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Tax at root of EU squabble

The present EU squabble has, we would suggest, come about primarily because contemporary tax systems are not sufficiently robust.

From an economic perspective, they are little more than a structure of fines and penalties for successfully engaging in legal economic activity. This sends a particular message to which people in different strata of society will respond so as to turn the situation to their advantage as best they can, whether they be a poor uneducated teenager living on a sink estate, a well qualified graduate, a self-employed artisan, or an heir to a fortune.

The result is a deadweight cost: that is production which would have taken place were it not for the distorting effects of the tax system. In a study for the Institute of Economic Affairs, Fred Harrison estimated that it resulted, in 2005, in a loss to the economy of around 12% of GNP.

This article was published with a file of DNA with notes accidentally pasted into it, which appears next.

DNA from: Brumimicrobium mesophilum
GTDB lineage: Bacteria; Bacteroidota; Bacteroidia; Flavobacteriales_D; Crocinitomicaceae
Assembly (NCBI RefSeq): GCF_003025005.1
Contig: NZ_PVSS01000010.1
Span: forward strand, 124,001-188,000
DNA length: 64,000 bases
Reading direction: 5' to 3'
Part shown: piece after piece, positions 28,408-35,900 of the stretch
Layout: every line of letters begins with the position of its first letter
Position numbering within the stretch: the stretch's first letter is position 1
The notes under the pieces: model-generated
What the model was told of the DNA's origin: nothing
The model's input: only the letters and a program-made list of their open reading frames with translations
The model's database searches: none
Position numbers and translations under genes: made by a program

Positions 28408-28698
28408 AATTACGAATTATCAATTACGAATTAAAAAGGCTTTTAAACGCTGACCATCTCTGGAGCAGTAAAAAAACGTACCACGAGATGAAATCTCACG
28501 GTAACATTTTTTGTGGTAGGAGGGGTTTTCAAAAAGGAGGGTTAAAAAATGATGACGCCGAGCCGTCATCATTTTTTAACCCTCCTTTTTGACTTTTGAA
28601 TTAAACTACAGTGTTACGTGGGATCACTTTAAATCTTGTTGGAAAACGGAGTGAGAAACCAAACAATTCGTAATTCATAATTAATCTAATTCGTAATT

It also gives rise to a huge welfare bill as some groups of people are effectively locked out of work due to the effects of tax on the cost of employment. Worse still, the system is expensive to administer, imposes heavy compliance costs and leaks like a rusty bucket through legal avoidance and illegal evasion.

A robust tax system would produce in buoyant revenues for the exchequer with no deadweight loss to the economy. We do of course have a few ideas of our own on the subject.